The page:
When it comes to their future direction, unions are sending contradictory signals. Their economic actions indicate a new appreciation for the realities confronting them as they face the challenges of a global economy. Their political direction, however, indicates “business as usual” as they align themselves with groups and politicians that favor an enormous expansion of federal spending and government power.

First, the good news. The United Auto Workers (UAW) have struck an historic agreement with General Motors (GM) that for the first time requires the UAW to consider market forces and the overall health of the U.S. economy, rather than just its narrow special interest, as the basis for its members’ continuing economic welfare. Even the UAW acknowledges that unless changes are made in GM’s current cost structure, the jobs of all of its members are in jeopardy.

Consider first that the union will manage its own healthcare plan for its members. To be sure, GM will make substantial contributions to the Voluntary Employers Beneficial Association (VEBA), but the UAW will run the program and design cost and reimbursement measures designed to maximize available healthcare for its workers and retirees. You can bet that the union will include incentives designed to encourage users of healthcare to make rational choices based in part on cost factors before utilizing medical services. Many experts believe this is also the key to rationalizing and ultimately moderating cost increases in the American healthcare system generally.

Second, the contract requires GM to invest in new plants and equipment in existing plants manned by UAW members. It does NOT prohibit GM from investing abroad if the economics so dictate, a bow to globalization and economic realities.

Third, GM contributions to VEBA will be funded in part by a “convertible note” tied to the price of GM stock. If the stock price increases, VEBA will receive the increased revenue. If the stock tanks, the note “converts” back to a regular bond with fixed payments. Thus, the UAW healthcare plan is tied directly to the economic health of GM and, by implication, the performance of the American economy.

After all of these years, market forces have finally come to the attention of the UAW. This development, even if overdue, is certainly welcome.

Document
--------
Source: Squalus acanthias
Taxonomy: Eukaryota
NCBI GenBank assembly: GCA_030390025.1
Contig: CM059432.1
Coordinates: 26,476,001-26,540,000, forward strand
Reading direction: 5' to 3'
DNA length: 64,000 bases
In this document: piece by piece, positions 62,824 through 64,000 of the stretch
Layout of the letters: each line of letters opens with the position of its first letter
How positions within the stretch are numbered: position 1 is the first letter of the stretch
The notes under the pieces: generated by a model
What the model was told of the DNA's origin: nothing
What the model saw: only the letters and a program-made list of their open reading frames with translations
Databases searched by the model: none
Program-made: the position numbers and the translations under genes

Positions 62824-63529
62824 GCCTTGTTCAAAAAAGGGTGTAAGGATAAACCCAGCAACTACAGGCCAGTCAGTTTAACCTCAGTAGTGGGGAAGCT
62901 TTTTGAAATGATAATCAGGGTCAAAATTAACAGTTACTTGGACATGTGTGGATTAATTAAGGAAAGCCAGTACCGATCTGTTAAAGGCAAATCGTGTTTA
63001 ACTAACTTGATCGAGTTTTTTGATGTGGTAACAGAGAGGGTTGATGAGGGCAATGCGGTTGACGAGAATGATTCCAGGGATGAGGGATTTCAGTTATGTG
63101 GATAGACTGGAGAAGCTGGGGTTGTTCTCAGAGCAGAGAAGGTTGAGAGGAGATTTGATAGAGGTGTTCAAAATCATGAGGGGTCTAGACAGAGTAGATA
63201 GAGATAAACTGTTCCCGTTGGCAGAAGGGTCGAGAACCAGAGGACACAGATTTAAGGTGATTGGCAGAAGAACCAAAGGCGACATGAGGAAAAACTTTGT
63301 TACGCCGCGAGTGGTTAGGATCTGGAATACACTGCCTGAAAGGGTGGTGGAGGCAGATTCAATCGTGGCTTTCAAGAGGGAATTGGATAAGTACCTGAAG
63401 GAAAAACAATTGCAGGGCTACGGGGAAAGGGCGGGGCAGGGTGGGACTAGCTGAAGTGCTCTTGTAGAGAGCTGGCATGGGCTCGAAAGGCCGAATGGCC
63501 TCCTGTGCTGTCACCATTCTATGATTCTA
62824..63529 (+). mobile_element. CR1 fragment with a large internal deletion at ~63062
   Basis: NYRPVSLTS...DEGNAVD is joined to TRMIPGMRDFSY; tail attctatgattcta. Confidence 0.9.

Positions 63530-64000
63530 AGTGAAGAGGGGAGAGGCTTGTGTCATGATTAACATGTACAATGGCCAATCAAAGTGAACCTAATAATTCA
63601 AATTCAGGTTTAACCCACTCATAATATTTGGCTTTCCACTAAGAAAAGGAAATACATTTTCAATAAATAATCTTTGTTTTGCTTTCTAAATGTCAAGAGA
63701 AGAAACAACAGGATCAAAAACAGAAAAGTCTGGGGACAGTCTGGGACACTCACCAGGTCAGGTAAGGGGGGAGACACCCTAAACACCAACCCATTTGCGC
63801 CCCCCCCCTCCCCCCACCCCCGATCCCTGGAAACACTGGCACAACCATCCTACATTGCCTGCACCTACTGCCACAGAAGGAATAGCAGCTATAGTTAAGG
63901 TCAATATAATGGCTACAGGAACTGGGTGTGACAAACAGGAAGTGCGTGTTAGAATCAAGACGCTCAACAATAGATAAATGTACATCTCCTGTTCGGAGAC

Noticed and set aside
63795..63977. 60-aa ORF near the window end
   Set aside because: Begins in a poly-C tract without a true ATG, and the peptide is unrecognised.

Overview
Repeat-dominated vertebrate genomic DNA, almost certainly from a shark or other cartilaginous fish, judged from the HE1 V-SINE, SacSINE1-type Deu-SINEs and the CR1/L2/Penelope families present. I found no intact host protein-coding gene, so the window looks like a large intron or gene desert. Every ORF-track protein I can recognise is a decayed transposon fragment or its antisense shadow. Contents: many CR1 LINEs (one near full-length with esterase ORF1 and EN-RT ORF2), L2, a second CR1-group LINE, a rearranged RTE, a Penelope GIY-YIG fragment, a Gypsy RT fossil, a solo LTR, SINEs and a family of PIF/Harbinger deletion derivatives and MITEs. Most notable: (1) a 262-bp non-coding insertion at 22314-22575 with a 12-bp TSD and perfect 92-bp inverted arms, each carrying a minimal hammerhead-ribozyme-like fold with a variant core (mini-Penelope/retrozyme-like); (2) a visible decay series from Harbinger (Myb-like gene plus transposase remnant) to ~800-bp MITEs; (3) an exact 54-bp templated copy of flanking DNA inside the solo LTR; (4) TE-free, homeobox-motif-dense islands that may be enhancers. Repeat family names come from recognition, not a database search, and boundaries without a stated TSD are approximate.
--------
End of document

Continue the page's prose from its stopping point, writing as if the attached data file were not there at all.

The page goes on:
Now for the bad news. The political program of the UAW and AFL-CIO is aimed at undermining the general economy, which as we have just noted is important for the continued health of the UAW. Union officials in Washington have mapped an aggressive political program that envisions spending a record amount of $55 million on the 2008 elections, virtually all of it to elect liberal Democrats. Here’s the irony: If elected, liberals have promised to enact policies at the federal level that can only have the effect of undermining GM and business generally, and therefore the new contract that the UAW just signed. Let’s mention for the record just a few of these policies:

- Every liberal presidential candidate has promised a form of Hillarycare, which would create more federal bureaucracy and more federal subsidies but do nothing to rationalize individual healthcare choices, something the union will have to do itself under its new contract.

- Every liberal candidate has promised to slow down if not reverse the integration of the global economy, something the UAW has conceded in its new agreement. New free trade agreements will be few and far between under a Democratic administration.

- Every liberal presidential candidate has promised to raise taxes on “the rich,” on capital gains and, yes, on corporations. This witches' brew of “soak the rich” taxes will surely slow the economy and undermine the stock market generally and GM’s stock in particular, thus reducing GM’s contributions to VEBA and the funds available for healthcare for UAW members.

It’s not unusual for the left hand not to know what the right hand is doing. In this case, for the UAW’s economic objectives to succeed, the “invisible hand” of economic growth must trump the “dead hand” of federal bureaucracy.